In recent years, there’s been a dramatic increase in the number of accelerators.
Since they’ve become such a popular form of innovation, I wanted to investigate a few of the best that operate with different business models and strategies, and in different sectors, to see what lessons can be learned. The three profiled are R/GA (to my mind, one of the very best and most cutting edge global, digital agencies), Sephora (the powerhouse cosmetics retailer owned by LVMH from France), and SKU, the consumer products focused accelerator from Austin, Texas. Differences in the ways accelerators operate include:
• The stage of development of startups they accept: Must they have been in-market validated, achieved a certain level of sales, or received prior venture funding?
• The sectors they focus on
• The formality, structure and content of the training or assistance
• Who does the mentoring: internal employees or external volunteers?
• Whether the accelerator takes an equity interest, and if so, the level
• The length of the mentorship period: For accelerators, it’s typically around three months.
• Whether the accelerator is part of an existing firm, or stands alone
• The strategic reasons for the accelerators, if part of an existing firm
• Whether or not mentees primarily reside at the accelerator for the three-month period
SKU: The Consumer Products Accelerator
SKU was started as an accelerator in 2011 by Shari Wynne Ressler, an entrepreneur and attorney who has become an important force in the entrepreneurial hub of Austin, Texas. Companies going through the SKU program have intimate access to a community of mentors including Doreen Lorenzo, who has served as President of both frog design and Quirky, Clayton Christopher, who founded and led to significant exit Sweet Leaf Tea, and most recently, Deep Eddy Vodka, and Scott Jensen, who founded and sold Stubbs BBQ Sauce, currently CEO of Rhythm Superfoods. Shari selected the Consumer Product Goods (CPG) sector as the company’s focus because she wanted to support the diversification of Austin’s entrepreneurial economy. She predicted that this could be done by adopting the tech-focused accelerator model to this niche industry and it worked. SKU focuses on turning stellar consumer product startups into rapidly scalable companies. SKU’s greatest startup success story to date was the 2015 sale of EPIC, a line of grass fed animal based protein bars whose founders were SKU mentees in 2012 and was recently sold to General Mills for an estimated $100 million.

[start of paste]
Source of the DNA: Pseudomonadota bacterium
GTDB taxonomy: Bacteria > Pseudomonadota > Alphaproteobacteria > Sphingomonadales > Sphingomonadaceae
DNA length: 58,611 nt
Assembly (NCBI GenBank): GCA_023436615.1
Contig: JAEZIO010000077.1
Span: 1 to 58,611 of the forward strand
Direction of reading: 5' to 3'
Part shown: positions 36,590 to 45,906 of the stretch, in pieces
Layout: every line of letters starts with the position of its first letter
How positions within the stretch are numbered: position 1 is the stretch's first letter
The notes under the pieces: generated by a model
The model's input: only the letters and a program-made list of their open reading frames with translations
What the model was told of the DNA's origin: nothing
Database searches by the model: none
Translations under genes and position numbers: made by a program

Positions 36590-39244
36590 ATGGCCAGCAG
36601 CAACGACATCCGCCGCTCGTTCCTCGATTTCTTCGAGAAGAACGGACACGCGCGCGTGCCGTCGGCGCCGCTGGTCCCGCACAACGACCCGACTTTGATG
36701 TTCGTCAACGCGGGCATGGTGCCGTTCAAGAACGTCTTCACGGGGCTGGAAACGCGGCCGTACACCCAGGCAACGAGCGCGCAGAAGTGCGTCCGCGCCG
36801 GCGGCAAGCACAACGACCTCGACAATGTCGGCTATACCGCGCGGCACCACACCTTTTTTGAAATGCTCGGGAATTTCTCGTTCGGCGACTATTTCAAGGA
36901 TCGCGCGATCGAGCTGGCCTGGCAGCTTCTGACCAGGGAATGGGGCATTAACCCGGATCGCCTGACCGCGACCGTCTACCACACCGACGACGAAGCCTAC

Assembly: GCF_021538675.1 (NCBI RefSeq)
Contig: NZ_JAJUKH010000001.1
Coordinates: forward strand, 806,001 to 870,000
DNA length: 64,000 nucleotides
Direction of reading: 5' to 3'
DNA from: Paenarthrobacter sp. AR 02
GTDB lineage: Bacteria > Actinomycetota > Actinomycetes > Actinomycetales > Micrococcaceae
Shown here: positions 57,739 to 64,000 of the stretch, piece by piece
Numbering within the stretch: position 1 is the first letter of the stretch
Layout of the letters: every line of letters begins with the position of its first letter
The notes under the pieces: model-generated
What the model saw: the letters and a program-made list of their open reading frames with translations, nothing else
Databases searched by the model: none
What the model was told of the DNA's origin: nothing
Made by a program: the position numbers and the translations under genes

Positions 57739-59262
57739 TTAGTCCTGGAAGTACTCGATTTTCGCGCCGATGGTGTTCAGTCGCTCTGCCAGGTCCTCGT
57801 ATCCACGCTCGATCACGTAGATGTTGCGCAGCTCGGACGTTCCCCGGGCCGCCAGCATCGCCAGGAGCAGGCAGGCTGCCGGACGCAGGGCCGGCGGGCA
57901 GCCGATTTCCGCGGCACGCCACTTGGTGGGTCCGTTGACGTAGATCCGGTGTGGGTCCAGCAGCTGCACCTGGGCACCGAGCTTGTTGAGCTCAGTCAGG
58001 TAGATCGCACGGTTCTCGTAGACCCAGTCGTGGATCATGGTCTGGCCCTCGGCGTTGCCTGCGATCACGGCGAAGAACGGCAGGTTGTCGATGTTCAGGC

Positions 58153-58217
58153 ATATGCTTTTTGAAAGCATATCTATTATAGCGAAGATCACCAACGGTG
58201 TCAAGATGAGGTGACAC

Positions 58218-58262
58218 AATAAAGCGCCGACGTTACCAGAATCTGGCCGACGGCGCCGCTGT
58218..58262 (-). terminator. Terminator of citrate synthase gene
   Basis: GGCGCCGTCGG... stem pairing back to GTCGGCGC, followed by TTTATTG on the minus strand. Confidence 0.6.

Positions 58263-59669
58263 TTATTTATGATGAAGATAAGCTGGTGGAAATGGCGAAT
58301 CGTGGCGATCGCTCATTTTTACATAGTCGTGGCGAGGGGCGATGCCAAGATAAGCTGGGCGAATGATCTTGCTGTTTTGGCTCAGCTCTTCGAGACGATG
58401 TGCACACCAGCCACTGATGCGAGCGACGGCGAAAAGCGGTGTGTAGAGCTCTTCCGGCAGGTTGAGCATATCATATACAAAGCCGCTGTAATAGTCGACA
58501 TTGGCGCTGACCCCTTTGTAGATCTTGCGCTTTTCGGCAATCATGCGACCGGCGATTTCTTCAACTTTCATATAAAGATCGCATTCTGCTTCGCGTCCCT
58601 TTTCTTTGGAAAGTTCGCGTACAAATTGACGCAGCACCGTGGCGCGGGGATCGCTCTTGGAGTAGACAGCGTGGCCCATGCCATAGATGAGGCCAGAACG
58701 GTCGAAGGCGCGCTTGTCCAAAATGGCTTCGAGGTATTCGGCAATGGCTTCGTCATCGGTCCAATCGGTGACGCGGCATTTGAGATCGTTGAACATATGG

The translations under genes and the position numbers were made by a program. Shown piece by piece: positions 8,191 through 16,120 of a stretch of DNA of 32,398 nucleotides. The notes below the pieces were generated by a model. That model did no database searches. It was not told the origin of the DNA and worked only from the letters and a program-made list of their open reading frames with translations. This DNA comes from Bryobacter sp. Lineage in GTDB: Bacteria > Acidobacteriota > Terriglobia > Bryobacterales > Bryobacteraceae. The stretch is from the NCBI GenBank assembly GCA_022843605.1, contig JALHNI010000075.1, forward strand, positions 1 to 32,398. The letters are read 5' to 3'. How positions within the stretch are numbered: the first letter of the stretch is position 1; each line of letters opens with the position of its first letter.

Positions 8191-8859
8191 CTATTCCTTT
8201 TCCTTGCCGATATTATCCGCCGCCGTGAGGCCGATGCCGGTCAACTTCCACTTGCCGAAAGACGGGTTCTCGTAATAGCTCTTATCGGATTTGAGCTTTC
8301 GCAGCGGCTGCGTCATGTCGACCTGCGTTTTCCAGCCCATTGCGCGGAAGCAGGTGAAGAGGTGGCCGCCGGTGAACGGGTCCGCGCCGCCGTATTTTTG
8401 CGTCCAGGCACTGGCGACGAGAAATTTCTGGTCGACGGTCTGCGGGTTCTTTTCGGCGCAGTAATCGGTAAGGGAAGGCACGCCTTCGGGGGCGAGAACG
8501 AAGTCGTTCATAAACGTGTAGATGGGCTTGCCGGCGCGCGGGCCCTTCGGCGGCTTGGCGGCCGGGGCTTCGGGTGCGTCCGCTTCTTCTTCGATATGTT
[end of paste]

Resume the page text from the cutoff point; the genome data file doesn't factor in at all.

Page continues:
Size Of Program (Number Of New Firms Accelerated Each Year) And How Mentees Are Selected
SKU has one cohort/incoming group of up to 10 each year. The companies are selected from over 100 applicants throughout the U.S. and abroad. Criteria include:
• The products be already developed and have some in-market validation
• The products are in a growing or disruptive sector
• The products are or can be extended into a distinct product line/brand company and be rapidly scalable
• The founders have the skill sets to grow the company or bring in the talent to take it to the next level and beyond.
What Mentees Receive
Admitted startups receive 12 weeks of comprehensive training, one-day session each week on a host of topics including:
• Entrepreneurial goals, vision and purpose
• Product concept and market sizing
• Product development and market validation
• Packaging and branding
• Web, trade and consumer marketing
• Channel strategy and sales forecasts
• Finance and accounting
• Legal, fundraising
• Marketing positioning, messaging and partnerships
• Team building
• Sales presentations & pitching
– Additional time spent between mentor and mentee based on need
– A concurrent training program on pitch decks and presentation skills
-Networking opportunities with other mentees and mentors after each one-day session
-Introductions to VC funds, attorneys, publicists, Web developers and other helpful professionals.